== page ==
The remit of a facilities manager means they are invariably masters of many trades. For core building services, such as ventilation, they require an understanding of the range of variables that dictate specification, installation, and ongoing maintenance. David Millward, Group Product Manager at Elta Group, provides some top tips for retrofitting a fan.
Indoor air quality (IAQ) is finally being acknowledged as a critical component of building management. This has led to a greater focus on ventilation, especially as public spaces continue to return to full occupancy levels. Whilst previous strategies may simply have relied on natural ventilation, such as opening windows, there is now an awareness that more sophisticated solutions are required to provide healthy air.
With this improved understanding comes an even greater challenge for facilities managers who are tasked with delivering suitable volumes of airflow in a building, all the while considering other key factors. The importance of finding the balance between flow rates and ambient temperature is well documented, which is where the latest technology is designed to utilise heat exchange to minimise running costs.
However, there are also some practical steps that facilitates managers should take to ensure ventilation systems are operating at maximum effectiveness. Much of this comes down to the fan itself, which makes specifying, positioning, and maintaining it key to providing good IAQ.
Axial Vs Centrifugal Vs Mixed Flow
Two common types of fans are axial and centrifugal, and it is worth getting to grips with what each type provides in order to ensure the optimum choice is made. While the vast majority of ventilation contractors are experienced enough to know whether an axial or centrifugal fan is most appropriate, it is still useful for facilities managers to have an understanding of the distinction.
Axial flow fans are typically compact, easy to install, and competitively priced. As a result of design improvements, they can also offer higher efficiencies and lower noise levels than previous incarnations and are suitable for a multitude of applications. Crucially, air flow is straight through the fan i.e., in an axial direction.
Centrifugal fans impart energy on the air in a way that causes it to flow in a radial direction. They typically give higher pressure development than axial fans and can either be forward curved or backward curved.
In addition, it is also worth noting mixed flow fans. These fans take advantage of axial flow fan features like volume flow and axial direction of airflow, whilst also incorporating features from backward-curved centrifugal fans, such as pressure development. The final product compares favourably to the axial flow fan for efficiency, noise and pressure development and to the centrifugal fan for airflow and compactness.
Ensuring the correct fan is used for the requirements of a particular location is important, as it helps to improve the overall effectiveness of a system. Facilities managers know the unique requirements of a premises better than anyone, which is where an open dialogue with contractors and building designers is key to improving existing systems.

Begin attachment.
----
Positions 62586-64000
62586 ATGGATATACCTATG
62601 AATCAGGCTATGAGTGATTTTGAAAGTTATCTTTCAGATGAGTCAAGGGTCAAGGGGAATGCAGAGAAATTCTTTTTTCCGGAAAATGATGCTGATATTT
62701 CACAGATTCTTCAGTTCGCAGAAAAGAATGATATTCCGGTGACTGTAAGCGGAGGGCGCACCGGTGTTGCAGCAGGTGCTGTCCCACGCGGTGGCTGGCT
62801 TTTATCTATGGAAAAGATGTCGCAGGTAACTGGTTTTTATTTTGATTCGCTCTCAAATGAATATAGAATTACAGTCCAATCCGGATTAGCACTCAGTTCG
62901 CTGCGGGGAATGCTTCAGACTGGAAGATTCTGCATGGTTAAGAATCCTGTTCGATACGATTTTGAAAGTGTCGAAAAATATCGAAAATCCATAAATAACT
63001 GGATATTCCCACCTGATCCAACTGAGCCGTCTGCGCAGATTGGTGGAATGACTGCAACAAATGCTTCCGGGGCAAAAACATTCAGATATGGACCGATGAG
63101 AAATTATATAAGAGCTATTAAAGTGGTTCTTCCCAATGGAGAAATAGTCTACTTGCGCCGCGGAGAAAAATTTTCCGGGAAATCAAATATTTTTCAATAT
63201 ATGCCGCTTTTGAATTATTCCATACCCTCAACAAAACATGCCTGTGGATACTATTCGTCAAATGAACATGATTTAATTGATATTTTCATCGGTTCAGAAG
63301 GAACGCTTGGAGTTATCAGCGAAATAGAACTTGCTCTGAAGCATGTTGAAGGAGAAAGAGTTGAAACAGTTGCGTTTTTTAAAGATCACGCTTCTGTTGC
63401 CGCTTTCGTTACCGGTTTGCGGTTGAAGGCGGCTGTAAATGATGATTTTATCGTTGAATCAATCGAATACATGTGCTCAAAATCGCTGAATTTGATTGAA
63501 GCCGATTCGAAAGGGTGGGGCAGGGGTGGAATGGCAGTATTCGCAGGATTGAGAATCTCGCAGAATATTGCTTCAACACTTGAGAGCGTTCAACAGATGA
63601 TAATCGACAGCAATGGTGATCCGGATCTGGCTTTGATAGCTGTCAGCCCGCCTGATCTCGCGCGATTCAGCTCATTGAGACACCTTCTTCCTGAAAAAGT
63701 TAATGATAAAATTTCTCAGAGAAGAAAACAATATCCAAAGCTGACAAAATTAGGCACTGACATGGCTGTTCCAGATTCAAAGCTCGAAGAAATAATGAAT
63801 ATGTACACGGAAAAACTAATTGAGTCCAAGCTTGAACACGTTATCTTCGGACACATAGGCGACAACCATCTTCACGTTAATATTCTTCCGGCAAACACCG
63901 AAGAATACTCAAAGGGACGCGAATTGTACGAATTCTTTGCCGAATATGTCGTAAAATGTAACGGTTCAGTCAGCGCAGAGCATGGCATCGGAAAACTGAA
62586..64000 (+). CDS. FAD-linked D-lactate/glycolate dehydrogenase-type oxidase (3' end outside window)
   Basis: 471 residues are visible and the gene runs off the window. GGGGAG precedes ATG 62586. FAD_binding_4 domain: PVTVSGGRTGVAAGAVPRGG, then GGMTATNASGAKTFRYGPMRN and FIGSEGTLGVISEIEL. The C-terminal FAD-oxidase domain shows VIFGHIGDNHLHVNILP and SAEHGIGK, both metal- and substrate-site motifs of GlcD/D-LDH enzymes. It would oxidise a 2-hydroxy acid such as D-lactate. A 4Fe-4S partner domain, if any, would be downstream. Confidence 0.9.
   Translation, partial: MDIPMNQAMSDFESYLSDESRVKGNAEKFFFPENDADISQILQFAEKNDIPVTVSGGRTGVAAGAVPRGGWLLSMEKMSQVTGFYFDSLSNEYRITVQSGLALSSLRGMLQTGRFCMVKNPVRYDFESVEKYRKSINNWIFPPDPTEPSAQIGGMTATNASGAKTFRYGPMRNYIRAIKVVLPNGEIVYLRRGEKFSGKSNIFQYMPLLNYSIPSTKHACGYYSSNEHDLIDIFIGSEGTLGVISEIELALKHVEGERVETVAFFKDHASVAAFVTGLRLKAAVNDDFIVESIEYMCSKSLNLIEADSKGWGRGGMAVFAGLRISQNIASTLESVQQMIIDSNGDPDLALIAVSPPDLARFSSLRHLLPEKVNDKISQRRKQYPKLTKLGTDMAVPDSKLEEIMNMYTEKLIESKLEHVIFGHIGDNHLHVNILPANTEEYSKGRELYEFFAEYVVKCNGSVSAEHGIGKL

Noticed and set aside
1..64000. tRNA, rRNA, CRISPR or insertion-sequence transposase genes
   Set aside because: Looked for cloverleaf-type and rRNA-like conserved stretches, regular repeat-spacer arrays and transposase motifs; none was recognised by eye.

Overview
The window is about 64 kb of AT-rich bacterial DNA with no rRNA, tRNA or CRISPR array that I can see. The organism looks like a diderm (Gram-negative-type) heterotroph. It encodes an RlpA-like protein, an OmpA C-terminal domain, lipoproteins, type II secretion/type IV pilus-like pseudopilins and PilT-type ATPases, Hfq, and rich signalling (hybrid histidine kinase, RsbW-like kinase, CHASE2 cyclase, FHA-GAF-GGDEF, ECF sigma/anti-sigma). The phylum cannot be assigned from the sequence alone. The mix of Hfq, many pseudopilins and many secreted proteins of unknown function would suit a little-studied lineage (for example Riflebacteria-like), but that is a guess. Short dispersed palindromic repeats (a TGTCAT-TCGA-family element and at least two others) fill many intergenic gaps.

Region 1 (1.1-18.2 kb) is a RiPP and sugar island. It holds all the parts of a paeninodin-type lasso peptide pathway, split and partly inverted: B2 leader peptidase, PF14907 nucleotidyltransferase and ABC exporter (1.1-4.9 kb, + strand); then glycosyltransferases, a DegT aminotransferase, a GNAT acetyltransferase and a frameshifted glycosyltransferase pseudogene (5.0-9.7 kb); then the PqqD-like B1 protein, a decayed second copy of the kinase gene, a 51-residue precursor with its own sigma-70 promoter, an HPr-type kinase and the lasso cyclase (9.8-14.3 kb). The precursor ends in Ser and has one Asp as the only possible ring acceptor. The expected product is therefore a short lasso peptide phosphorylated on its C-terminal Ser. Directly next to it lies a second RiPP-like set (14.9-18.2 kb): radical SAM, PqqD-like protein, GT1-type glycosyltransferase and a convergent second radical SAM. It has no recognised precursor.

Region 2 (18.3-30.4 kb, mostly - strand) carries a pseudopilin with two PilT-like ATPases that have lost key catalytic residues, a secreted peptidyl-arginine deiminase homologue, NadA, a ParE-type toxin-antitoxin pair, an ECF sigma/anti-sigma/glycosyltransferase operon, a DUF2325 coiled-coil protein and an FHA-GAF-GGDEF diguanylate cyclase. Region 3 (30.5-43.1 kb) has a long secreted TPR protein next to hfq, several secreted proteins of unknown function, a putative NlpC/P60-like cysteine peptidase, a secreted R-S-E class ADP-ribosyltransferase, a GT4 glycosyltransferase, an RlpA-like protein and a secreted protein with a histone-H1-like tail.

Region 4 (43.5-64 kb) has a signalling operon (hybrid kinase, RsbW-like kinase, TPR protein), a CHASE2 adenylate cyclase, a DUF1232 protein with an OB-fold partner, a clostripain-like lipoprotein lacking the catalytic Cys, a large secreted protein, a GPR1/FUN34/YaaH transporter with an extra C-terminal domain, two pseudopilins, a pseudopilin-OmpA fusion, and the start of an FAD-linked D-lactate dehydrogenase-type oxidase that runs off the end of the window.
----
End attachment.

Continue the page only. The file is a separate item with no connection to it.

Positioning Of The Fan
Another factor in determining the operational efficacy of a fan is where it is located. Once more, a detailed understanding of building layout, including which rooms are likely to be busier at certain times, will be integral to optimal ventilation positioning.
For instance, it may be that the most appropriate solution is a roof fan, which is specifically designed to deliver ventilation through roof outlets. The range includes models designed to offer high levels of volume flow or pressure in axial, centrifugal or mixed flow configuration.
For internal locations, care should be taken to allow a gap equal to one fan diameter between the fan intake and nearby locations. Otherwise, the impeller can be starved of air, which has the effect of increasing resistance and thereby reducing the air flow being handled by the fan.
Noise And Vibration Control
Performance and efficiency are always going to be the most important factors for facilities managers to consider, but issues such as noise or vibration should also be accounted for. Ensuring that neither of these are too disruptive to building occupants is important in providing a usable and comfortable space.
Sound, for example, cannot be avoided – but it can be minimised or reduced. Airborne and duct-borne noise can be reduced by using attenuators, while structure-borne noise can be limited by isolating the fan from the structure or the duct itself. Using lined fan types and duct lining can also alleviate breakout of duct-borne noise.
Vibration is another inevitable side-effect, as the fan will cause the structure on which it is mounted to vibrate. To overcome this, vibration isolators should be selected to offer the minimum deflection required. They should also be suitable for the fan and environment in which it will be operating.
Ongoing servicing and maintenance is something that facilities managers will be all too aware of, across all types of equipment. Ventilation is no different, and regular checks on a system will help to keep IAQ as high as possible.
Maintenance schedules vary depending on the type of fan being used, the atmosphere in which it is operating, and a range of further variables. Those tasked with the upkeep of such systems should check with the manufacturer, and formulate a detailed maintenance schedule.
Given their responsibility in providing a comfortable, safe, and healthy building, facilities managers should be aware of the importance of delivering good IAQ. This means keeping abreast of the key technologies in ventilation design and ensuring that the factors outlined above are considered when making improvements to existing systems.
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